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Free Online Music Resources
Guide to music-related resources for both performers and scholars
A collection of digitized autograph manuscripts, sketches, engravers' proofs, and first editions of great interest to performers and scholars. There is also a downloadable comprehensive list (in .pdf format) offering detailed information about each manuscript in the collection. Among the collection's highlights are the late engraver's proof of Beethoven's 9th Symphony and the final scene of Mozart's "Le Nozze di Figaro."
The David M. Rubenstein Rare Book & Manuscript Library at Duke University has about forty collections of string quartets in parts dating from approximately 1770-1840, the heyday of the genre. Most, though not all, scores are complete and represent composers whose works are rarely found in modern editions. Digitization of these parts makes newly available for performance, study and recording a large and varied repertoire of works for this instrumental ensemble.
According to the website, "the Chopin collection at the University of Chicago Library includes over 400 first and early printed editions of musical compositions by Frédéric Chopin, maintained in the Special Collections Research Center. Because Chopin's works were often published concurrently in several countries with variant texts, scholars can establish a sequence of publication by comparing a range of printings." This online resource is a digitized version of U. Chicago's collection of Chopin scores available in many different editions.
The DME, currently in development, will provide world wide access to the complete works of Wolfgang Amadé(us) Mozart (1756–1791) in digital form via the internet for study and performance purposes. In addition to the presentation of all works of music online, the DME will include a critical edition of letters, documents and libretti as well. The Mozart Institute is also preparing text and image files, reference lists, a database of sources, as well as a catalog of works which will be placed online as part of the DME.
American Memory provides free and open access through the internet to written and spoken words, sound recordings, still and moving images, prints, maps, and sheet music that document the American experience. The musical collections are quite varied, ranging from a decade of Woody Guthrie's letters to Leonard Bernstein works and late nineteenth to early-twentieth-century Vaudeville scripts and playbills. In addition to musical scores, this collection includes documents pertaining to noteworthy political events and/or conflicts, women's history in the U.S., Native American history, and culture and folklore, among other topics.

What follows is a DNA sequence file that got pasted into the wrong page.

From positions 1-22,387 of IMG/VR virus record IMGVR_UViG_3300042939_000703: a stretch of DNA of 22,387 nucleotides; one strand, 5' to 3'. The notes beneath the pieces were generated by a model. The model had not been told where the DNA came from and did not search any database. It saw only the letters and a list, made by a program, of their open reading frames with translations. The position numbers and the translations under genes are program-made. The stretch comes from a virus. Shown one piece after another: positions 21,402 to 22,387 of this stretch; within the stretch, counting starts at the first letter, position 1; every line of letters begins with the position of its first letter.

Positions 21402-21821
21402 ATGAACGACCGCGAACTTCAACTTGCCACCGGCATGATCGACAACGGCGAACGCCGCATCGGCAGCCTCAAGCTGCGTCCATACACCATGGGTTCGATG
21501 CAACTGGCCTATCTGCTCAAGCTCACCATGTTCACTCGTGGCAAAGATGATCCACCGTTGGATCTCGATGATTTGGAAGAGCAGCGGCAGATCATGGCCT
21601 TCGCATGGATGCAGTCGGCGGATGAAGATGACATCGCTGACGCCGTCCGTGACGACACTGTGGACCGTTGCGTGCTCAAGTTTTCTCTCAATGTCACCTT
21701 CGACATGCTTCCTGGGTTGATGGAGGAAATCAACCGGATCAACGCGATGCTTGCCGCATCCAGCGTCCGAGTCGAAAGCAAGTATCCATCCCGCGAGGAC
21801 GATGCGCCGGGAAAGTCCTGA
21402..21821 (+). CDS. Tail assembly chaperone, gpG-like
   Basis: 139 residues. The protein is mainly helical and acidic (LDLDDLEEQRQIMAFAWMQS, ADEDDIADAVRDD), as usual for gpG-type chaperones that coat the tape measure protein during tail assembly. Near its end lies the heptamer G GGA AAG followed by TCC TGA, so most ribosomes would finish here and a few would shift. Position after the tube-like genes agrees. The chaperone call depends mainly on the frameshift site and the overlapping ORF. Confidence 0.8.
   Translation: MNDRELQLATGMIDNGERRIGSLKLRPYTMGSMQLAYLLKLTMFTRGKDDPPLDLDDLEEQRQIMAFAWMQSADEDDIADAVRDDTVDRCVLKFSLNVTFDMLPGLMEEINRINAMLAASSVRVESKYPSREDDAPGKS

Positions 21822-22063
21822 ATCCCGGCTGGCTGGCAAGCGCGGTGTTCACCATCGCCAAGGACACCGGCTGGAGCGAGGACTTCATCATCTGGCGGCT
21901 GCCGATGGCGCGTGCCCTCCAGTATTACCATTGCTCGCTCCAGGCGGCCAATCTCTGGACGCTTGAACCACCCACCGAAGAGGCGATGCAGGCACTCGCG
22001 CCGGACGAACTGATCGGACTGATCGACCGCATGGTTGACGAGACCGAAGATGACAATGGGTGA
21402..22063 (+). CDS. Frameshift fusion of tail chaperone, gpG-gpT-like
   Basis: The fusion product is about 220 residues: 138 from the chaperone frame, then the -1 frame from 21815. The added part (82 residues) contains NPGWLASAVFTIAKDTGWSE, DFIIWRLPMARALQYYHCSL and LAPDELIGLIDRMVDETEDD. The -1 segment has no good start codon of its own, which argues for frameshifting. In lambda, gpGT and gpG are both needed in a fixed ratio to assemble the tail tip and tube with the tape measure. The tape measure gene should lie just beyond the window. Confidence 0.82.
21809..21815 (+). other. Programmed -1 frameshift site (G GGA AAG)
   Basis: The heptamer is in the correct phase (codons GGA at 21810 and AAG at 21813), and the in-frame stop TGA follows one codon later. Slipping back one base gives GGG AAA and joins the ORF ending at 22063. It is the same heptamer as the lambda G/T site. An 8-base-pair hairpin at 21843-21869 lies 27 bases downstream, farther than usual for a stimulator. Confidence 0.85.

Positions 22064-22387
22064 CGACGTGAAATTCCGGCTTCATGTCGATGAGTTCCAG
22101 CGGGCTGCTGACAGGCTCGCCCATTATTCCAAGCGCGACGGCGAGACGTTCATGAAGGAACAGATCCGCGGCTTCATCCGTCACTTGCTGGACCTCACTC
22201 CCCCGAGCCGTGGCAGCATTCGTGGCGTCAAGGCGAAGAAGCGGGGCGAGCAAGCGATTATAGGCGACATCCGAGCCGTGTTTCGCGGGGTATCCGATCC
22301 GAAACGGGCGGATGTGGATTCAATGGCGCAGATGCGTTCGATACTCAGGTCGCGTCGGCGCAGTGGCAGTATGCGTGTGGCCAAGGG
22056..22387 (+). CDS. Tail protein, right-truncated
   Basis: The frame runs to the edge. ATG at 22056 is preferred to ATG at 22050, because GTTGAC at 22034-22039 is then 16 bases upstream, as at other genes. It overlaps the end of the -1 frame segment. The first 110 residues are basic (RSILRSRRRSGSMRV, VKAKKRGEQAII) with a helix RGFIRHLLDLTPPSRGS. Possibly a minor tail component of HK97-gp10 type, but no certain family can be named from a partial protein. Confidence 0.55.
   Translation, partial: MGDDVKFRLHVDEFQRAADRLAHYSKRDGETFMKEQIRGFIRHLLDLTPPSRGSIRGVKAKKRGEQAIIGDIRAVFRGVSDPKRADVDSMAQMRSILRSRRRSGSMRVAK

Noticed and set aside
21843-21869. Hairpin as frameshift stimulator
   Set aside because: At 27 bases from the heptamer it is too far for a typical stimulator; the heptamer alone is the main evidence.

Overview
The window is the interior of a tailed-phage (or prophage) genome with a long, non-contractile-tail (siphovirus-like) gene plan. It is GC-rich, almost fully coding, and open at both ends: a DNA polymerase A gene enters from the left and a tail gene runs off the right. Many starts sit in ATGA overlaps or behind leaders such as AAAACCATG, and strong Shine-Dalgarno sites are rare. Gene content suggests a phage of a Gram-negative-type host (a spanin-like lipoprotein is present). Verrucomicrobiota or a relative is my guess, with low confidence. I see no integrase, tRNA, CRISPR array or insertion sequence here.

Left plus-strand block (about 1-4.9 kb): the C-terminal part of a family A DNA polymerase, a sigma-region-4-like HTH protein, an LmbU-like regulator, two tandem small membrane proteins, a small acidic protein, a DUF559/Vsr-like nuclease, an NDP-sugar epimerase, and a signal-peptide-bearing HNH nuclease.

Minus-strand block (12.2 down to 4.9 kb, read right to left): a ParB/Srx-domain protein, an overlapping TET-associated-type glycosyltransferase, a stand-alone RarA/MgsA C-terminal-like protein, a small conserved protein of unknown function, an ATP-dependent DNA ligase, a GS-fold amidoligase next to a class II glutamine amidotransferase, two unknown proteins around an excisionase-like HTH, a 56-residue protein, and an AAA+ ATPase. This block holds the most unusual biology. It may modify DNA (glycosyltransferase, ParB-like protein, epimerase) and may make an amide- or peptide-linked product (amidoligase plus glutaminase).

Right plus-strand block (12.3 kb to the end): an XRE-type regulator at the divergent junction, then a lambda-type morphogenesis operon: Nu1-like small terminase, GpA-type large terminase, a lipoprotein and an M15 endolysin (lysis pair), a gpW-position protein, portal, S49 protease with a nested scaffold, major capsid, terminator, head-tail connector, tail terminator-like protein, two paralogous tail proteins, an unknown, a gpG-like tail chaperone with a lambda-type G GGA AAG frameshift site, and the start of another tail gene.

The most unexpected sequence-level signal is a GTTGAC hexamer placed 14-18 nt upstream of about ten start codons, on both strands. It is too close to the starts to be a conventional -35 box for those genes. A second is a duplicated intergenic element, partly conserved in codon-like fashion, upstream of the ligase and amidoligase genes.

According to the website, "the Rare Book and Special Collections Division of the Library of Congress holds [over 4000] song sheets. Included among these American songs are [over 90] British song sheets from Dublin and London. The collection spans the period from the turn of the nineteenth century to the 1880s, although a majority of the song sheets were published during the height of the craze, from the 1850s to the 1870s." This collection of sheet music offers a glimpse into American musical life preceding the advent of recording technology later in the nineteenth century.
According to the website's detailed "about this collection" guide, "on September 27, 1974, the Music Division of the Library of Congress re-created a typical concert of brass band and vocal music from mid-nineteenth-century America. That concert has become the starting-point for Band Music from the Civil War Era, an online collection that brings together musical scores, recordings, photographs, and essays documenting an important but insufficiently explored part of the American musical past...In addition to the musical scores and parts, Band Music from the Civil War Era includes a gallery of photographs and drawings selected from several Library of Congress collections. These illustrations capture the nature of life in the Civil War's military bands and help explain the variety of the band books in this collection, which feature music that ranges from quick marches for six instruments to epic sets of waltzes for full bands."
According to the about page for this Library of Congress and ACDA sponsored digital collection, "American Choral Music is a collaboration between the Library of Congress and the Choral Directors Association (ACDA). In 2007, the ACDA and the Library of Congress began a collaborative effort to create this Web site devoted to choral music that would present music in the public domain, available for users to download." This digital collection of choral sheet music includes over 150 pieces, many by renowned American composer, Amy Marcy Cheney Beach, and various members of the Second New England School of American composers also known as the "Boston Six."